The authors of the newspaper article from the MA never seem to notice when they have blundered beyond recovery. They just go from bad to worse. Consider the final three sentences of their third paragraph.
Since all Christians are in the process of learning and growing in understanding by the leading of the Holy Spirit, we are not perfect nor do we have perfect knowledge. Some things are difficult to understand. Some things we will only understand clearly when we are in heaven in front of God Himself.
This paragraph would be entirely true if it were not for the phrase, by the leading of the Holy Spirit. If the infallible Holy Spirit is our guide and leading us, why is our understanding not better than it is? Why do we not all believe the same teaching? Why do some believe in original sin while others don’t? Granted that we may be at different levels of understanding and the degree of our spirituality, but how, if we are all led by the Spirit, can we hold to doctrines that are the exact opposite of each other? Do we really want to blame the Holy Spirit for that?
Notice that the Scriptures teach that it is possible for unity to exist. Paul commanded that brethren be “perfectly joined together in the same mind and in the same judgment” (1 Cor. 1:10). Despite the MA’s attempt to make the verse only refer to purpose, it is obvious what Paul meant. In Ephesians 4:4-6 he provided seven reasons for unity. The first one listed is that there is only one body or church (cf. Eph. 1:22-23; 5:23). Since there is only one church, how is it that the MA’s members belong to several churches?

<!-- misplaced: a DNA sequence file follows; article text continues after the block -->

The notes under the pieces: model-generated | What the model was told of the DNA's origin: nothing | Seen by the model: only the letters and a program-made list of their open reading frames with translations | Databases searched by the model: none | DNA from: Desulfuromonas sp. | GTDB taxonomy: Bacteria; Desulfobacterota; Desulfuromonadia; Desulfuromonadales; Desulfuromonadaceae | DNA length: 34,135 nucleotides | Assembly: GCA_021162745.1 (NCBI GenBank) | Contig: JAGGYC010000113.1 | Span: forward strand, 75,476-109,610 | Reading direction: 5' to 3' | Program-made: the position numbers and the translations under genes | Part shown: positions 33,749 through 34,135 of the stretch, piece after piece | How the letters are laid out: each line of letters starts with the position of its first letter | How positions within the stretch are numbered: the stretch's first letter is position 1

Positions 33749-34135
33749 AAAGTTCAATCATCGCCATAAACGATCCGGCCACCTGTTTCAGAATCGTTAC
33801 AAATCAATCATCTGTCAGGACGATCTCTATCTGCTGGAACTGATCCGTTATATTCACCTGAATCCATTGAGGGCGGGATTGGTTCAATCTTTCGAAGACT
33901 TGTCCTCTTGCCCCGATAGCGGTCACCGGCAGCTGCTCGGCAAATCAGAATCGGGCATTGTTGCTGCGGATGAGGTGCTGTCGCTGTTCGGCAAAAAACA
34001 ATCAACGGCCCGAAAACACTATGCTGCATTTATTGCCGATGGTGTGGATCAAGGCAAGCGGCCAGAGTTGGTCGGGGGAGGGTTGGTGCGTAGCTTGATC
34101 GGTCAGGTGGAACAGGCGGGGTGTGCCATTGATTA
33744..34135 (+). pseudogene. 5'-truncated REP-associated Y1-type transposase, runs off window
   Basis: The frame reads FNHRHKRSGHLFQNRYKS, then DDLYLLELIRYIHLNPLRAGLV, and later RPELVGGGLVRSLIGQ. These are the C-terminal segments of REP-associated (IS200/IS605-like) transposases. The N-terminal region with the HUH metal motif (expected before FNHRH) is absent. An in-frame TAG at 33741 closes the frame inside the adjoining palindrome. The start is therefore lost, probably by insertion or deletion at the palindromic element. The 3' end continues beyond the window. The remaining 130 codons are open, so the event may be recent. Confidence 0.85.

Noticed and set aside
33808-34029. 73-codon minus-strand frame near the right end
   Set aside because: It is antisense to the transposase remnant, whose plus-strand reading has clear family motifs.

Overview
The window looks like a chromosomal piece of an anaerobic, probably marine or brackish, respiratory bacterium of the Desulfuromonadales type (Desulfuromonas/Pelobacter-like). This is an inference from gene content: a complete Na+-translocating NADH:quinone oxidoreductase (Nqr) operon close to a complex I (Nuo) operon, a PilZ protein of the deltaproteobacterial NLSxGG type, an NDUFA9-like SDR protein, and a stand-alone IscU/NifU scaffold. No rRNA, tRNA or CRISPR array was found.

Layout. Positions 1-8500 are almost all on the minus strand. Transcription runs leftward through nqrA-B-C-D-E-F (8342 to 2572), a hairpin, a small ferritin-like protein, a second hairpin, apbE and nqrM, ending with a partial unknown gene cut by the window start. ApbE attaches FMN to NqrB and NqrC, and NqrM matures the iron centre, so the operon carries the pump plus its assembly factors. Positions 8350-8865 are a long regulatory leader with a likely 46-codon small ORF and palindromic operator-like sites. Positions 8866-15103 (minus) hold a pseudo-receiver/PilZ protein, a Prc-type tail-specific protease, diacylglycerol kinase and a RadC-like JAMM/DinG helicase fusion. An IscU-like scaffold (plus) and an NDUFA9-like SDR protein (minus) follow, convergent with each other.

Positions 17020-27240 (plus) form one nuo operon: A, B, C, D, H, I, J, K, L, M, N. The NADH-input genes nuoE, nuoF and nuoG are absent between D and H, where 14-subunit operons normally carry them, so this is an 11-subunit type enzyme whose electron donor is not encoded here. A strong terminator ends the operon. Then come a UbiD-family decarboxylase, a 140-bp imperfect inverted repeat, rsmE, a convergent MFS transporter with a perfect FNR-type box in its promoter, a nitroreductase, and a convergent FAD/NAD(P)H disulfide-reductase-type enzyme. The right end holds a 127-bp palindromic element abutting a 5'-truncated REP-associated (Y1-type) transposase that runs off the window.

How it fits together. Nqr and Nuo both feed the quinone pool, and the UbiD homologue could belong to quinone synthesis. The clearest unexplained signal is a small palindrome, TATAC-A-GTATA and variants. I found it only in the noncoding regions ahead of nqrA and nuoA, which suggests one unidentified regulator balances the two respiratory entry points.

Second, there is only one Holy Spirit—not several spirits leading Christians in different directions. Third, all Christians have the same hope—the resurrected Jesus. Fourth, we have only one Lord, Jesus. Fifth, there is only one faith—which was once for all delivered to the saints (Jude 3). So why are the members of the MA willing to accept the idea of several “faiths”? Sixth, God authorizes only one baptism, yet some in the MA probably sprinkle instead of immerse. A simple lexicon would explain the meaning of the Greek word translated “baptism”; they don’t even need the Holy Spirit on this one. Seventh, there is only one God and Father of all.
In the first century, the church really was led by the Holy Spirit. He inspired the apostles to teach the truth regarding salvation, worship, and all other matters. And what do you know? As long as brethren followed those teachings, they remained united. After three thousand were baptized on the Day of Pentecost, they “continued steadfastly in the apostles’ doctrine…” (Acts 2:41-42). The Holy Spirit does not create disunity; the Words He inspired do not, either. Brethren enjoyed fellowship with each other during this time. Only one thing disrupts unity—error, which is the opposite of truth. Unity can only be restored through adherence to truth.